- Rune Breaker: Chapter 13 – Tales of the Rune Breaker
- Rune Breaker: Chapter 14 – Another’s Darkness
- Rune Breaker: Chapter 15 – The Tenth
- Rune Breaker: Chapter 16 – Daire City
- Rune Breaker: Chapter 17 – The Flaw in the Myth
- Rune Breaker: Chapter 18 – The Trinigon Arena
- Rune Breaker: Chapter 19 – Citadel
- Rune Breaker: Chapter 20 – Audience
- Rune Breaker: Chapter 21 – Sparring Sessions
- Rune Breaker: Chapter 22 – Grace From Outside
- Rune Breaker: Chapter 23 – Old Soldier
- Rune Breaker: Chapter 24 – Bones of the Earth
- Rune Breaker: Chapter 25 – Matasume the Wind
- Rune Breaker: Chapter 26 – Devices
- Rune Breaker: Chapter 27 – Ashes of The Dawn
“Was she even a real person?” She demanded. Her hair had come unbound and fell wild around her head and in her eyes where it clung wetly to tears. “Or was she nothing but fiction? Tell me why! And be quick about it, because I swear on the name of the Goodly Morn that I will end you if you try and make sport of this again.” Her voice rung out into the night and suddenly became a scream.
Blood exploded from her right arm, mixed with torn flesh and the fabric of her dress. The sheer shock hitting her system made her topple to the ground, eyes wide.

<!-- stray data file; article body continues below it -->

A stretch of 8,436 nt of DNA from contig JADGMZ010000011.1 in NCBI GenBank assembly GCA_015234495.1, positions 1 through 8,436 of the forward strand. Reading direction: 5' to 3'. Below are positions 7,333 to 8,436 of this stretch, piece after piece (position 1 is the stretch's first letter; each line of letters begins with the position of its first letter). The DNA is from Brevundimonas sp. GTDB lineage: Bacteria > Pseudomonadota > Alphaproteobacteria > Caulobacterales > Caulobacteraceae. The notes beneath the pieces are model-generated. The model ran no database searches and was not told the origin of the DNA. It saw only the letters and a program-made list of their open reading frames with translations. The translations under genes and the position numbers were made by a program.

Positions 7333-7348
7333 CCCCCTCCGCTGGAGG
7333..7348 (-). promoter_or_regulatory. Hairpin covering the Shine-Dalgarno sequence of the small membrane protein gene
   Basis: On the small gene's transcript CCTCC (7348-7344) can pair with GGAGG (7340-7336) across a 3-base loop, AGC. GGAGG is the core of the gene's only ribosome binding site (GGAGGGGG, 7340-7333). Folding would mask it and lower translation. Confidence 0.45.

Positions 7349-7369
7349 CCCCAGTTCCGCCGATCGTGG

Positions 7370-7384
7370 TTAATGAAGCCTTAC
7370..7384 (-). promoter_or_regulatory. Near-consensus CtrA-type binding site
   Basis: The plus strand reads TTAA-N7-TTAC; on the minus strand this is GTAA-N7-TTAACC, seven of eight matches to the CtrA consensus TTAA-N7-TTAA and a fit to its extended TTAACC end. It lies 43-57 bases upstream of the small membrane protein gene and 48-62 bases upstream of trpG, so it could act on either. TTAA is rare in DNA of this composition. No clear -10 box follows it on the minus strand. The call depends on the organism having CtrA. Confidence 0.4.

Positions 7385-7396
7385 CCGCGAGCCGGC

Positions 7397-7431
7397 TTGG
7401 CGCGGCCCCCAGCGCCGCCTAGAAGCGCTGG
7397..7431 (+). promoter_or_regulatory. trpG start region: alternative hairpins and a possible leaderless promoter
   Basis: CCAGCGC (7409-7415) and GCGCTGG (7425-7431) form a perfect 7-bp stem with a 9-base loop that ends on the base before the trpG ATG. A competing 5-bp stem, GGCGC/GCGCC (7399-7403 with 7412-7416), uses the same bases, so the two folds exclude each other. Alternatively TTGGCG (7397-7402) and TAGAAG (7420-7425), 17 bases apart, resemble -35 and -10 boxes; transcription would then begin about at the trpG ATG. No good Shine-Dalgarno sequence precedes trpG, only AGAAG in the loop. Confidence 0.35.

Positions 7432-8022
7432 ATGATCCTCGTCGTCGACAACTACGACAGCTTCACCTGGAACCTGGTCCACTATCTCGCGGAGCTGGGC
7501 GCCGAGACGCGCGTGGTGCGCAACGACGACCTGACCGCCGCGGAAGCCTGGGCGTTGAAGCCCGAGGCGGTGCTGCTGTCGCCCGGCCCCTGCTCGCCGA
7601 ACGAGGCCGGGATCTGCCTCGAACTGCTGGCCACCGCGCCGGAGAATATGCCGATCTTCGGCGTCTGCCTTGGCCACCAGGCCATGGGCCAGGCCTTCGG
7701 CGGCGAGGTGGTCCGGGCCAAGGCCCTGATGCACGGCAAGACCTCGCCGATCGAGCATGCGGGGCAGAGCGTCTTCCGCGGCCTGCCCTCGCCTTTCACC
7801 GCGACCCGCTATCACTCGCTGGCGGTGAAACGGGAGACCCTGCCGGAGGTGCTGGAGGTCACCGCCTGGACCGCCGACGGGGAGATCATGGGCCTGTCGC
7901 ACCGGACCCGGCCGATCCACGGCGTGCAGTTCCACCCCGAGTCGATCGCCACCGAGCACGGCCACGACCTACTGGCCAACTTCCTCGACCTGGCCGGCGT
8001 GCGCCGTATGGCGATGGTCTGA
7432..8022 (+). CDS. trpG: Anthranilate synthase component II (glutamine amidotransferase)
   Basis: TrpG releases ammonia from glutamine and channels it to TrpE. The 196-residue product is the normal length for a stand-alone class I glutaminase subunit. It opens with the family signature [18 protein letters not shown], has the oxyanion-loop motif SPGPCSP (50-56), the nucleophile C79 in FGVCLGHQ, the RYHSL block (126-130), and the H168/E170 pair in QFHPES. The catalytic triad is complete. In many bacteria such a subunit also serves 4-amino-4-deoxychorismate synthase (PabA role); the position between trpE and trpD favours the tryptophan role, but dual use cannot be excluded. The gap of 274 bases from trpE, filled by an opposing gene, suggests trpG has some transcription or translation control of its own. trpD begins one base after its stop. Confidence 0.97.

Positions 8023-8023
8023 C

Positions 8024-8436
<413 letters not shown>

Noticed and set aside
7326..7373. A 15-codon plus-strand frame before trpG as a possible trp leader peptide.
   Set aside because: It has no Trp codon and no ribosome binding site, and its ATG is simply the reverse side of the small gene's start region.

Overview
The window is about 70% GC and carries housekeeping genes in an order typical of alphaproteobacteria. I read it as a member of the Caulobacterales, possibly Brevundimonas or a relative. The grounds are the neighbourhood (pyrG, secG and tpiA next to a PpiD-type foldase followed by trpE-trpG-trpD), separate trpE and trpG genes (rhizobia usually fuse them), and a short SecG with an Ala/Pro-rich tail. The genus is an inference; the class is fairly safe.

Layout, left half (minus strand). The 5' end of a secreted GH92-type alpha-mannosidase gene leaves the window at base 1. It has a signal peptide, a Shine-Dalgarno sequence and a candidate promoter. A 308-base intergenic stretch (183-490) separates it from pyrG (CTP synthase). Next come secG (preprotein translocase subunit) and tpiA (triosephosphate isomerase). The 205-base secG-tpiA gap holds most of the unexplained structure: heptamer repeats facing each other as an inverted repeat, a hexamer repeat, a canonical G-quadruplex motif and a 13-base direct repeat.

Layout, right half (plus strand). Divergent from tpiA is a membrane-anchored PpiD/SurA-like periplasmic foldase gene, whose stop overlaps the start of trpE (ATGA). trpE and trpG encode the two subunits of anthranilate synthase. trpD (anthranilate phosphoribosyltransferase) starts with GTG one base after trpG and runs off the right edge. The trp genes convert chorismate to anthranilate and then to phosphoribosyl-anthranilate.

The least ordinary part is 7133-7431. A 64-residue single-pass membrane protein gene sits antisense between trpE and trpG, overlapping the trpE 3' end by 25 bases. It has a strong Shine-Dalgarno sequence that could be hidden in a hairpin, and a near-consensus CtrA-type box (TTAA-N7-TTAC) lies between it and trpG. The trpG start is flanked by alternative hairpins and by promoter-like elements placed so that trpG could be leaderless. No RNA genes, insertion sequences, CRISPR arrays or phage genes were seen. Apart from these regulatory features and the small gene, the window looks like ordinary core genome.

In the light of halfling camp fires, something silver glittered and retreated into the sky.
“I cannot allow that.” The voice was feminine, filtered through a metallic buzz, and showed a hint of amusement in an otherwise passionless delivery. “Layaka, who was Partha may yet prove of use to us.”
Descending from on high was an abomination. Like Immurai, she dressed in rich, colorful robes; orange and blue and yellow, but they couldn’t hide that her skin was fired clay, cracking in places and flaking continually. Nor could it conceal that instead of legs, she had a thrashing flagella that flicked out from under the robes as she moved. Her eyes were black hollows and she had no mouth at all. Hair, long, white and thin, whipped around the crown of her head and in her clawed hands, she wielded war fans of corroded iron.
She lighted near Layaka and the downed Brin, hovering because her flagella wouldn’t allow her to land. Her hollow eyes fell on Taylin. The fan in her right hand snapped closed and she pointed with it. “Lord Immurai has sent me to deliver a message.”
Now do you see why you should have let me kill him? Ru demanded in Taylin’s mind.
For her part, Taylin stayed silent, trying to gauge this new enemy.
Throughout it all, Kaiel had been intoning the spell from the scroll. Finally, he finished, though aiming at a target other than the one he intended it for.